There was no attempt at consultation or participation with Haiti’s vibrant and engaged grassroots organisations in the preparation of the Post-Disaster Needs Assessment put forward by the Haitian government to the international donors conference on March 31.

On March 27, more than 1200 people met at the AFD for a debate on the creation of the 20-person Interim Commission for the Reconstruction of Haiti (ICRH). The commission, dominated by foreigners, will oversee all international funding.

The next forum, involving 1400 people, focused on the government’s plan to extend its emergency powers for 18 months to allow the ICRH to exercise extra-constitutional powers. Most participants expressed deep concern over the repercussions for Haiti’s sovereignty.

This was followed by three days of sit-ins at the Haitian parliament to protest the law.

There has been almost no communication about what might be in the government’s plan. People at the forums have no idea what is in it.

They hear billions of dollars were pledged in New York, but have little faith it will be given, and no faith that what is given will be spent in their interests.

Three months after the quake, there has been no plan presented by the government or international NGOs to deal with the urgent need for resettlement of those in the camps.

In early April, there were several reports of forced removals of people camped on the grounds of private schools, private property, and from the soccer stadium. At some sites, bulldozers arrived without notice to tear down shelters, leaving families with no place to go.

More than one million people are estimated to be homeless in the metropolitan area. If there are plans for temporary shelter for more than a small number of people, they are not being communicated to the general public.

Those gathering at the AFD express fear they will be forcibly evicted from the camps. They are also sceptical about plans to relocate people to remote areas, which would leave them cut off from the economic life of the city — including the mutual aid provided by families, communities, neighborhood associations etc, and the informal economy.

Mutual aid and the informal economy are the only things keeping Haitians alive. That was true before the quake and it is still true. Efforts to assist must empower Haiti’s powerful networks of mutual aid and the informal economy — not ignore or dismantle them.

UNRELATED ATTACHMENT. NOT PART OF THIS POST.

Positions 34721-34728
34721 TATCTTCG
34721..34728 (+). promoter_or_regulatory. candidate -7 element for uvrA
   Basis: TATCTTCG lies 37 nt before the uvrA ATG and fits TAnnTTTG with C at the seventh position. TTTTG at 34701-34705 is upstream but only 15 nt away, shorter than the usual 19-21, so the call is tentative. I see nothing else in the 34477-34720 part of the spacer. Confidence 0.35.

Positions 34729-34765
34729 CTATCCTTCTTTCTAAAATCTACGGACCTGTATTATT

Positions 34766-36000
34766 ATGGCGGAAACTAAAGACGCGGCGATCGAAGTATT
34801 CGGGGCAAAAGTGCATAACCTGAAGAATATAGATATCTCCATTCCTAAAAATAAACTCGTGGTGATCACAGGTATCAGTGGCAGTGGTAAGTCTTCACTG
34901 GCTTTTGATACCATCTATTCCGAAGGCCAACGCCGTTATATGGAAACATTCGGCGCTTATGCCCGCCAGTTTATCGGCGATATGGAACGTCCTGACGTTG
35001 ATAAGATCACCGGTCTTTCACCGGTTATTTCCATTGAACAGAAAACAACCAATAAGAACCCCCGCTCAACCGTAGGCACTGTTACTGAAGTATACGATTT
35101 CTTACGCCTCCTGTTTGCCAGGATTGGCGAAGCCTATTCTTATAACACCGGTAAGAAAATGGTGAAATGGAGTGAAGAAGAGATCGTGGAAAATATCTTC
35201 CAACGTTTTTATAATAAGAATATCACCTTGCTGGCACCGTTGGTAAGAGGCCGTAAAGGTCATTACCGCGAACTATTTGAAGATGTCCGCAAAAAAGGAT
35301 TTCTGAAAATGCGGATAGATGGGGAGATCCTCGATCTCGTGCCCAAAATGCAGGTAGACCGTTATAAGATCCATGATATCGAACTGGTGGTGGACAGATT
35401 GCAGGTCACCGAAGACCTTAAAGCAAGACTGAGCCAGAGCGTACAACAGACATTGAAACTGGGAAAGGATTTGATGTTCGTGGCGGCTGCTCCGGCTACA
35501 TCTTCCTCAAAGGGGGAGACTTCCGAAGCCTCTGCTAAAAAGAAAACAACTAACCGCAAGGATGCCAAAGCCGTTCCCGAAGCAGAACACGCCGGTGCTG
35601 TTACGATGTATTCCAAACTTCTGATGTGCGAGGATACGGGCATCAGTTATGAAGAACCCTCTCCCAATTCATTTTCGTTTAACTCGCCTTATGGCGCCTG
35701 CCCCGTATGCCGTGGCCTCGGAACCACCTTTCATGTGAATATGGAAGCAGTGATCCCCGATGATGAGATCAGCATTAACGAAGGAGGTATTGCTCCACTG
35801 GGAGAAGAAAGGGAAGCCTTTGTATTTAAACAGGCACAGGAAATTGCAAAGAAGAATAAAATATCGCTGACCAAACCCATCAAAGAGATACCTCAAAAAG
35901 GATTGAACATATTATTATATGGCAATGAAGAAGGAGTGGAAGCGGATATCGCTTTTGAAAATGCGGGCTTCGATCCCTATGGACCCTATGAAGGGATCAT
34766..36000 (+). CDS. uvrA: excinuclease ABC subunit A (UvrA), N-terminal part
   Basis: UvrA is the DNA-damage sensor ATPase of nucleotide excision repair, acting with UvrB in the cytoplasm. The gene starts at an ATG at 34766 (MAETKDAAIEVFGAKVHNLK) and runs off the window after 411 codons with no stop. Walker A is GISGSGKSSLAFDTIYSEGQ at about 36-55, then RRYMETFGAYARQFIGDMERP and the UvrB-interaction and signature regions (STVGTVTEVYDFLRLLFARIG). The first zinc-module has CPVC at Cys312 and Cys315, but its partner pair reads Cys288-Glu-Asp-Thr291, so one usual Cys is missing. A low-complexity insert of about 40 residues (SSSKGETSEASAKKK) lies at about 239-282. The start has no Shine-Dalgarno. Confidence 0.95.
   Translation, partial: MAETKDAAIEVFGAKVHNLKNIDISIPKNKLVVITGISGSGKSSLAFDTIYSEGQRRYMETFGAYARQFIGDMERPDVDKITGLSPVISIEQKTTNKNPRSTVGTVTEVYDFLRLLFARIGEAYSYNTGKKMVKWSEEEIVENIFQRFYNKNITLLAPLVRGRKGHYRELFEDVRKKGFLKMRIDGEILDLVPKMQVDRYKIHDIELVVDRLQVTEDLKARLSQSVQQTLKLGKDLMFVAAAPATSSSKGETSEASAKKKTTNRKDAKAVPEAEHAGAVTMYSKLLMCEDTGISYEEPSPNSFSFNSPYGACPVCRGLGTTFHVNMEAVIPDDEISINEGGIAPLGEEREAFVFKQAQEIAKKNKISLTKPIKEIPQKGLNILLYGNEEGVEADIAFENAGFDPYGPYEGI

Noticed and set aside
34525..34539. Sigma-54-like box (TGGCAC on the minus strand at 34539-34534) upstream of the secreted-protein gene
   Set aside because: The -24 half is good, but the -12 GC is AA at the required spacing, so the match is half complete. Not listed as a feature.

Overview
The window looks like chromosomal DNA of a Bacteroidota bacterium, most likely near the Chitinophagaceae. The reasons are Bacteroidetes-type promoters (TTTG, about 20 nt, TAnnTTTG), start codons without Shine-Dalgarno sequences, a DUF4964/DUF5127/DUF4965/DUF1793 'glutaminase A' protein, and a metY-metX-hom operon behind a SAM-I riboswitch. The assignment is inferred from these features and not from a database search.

Needed are community kitchens in the camps, loans to women to restart informal sector commerce, relocation for those in imminent danger with their participation, and finding ways of keeping people close to the city if they wish it.

And why, out of US$12.2 billion dollars requested in the PDNA was only $41 million, or 0.3%, allocated for agriculture and fisheries, i.e. for local food production?

The AFD forums represent the largest indoor gatherings of Haitians to discuss and debate the country’s future since the earthquake.

Since January 12, we don’t know of any occasion where the government, UN or international NGOs planning Haiti’s future and the distribution of aid funds, have brought large groups of Haitians together to ask for their input.

Finally, those attending the forums at the AFD are unanimous in their call for the return of elected former president Jean-Bertrand Aristide to Haiti, who was overthrown in a US-backed coup in 2004.

It is best summed up by community organiser Jean Vaudre, who said at an April 17 forum: “If Aristide were here, even if he had no money to help us, he would be with us, in the rain, under the tents.

“If he were here we might believe, we might have hope that we will be able to participate in the future of the country.”

[Abridged from Haitiaction.net. Laura Flynn is a member of the board of the AFD-US, which supports the work of the AFD in Haiti. For more on the current work and history of the AFD, visit its website.]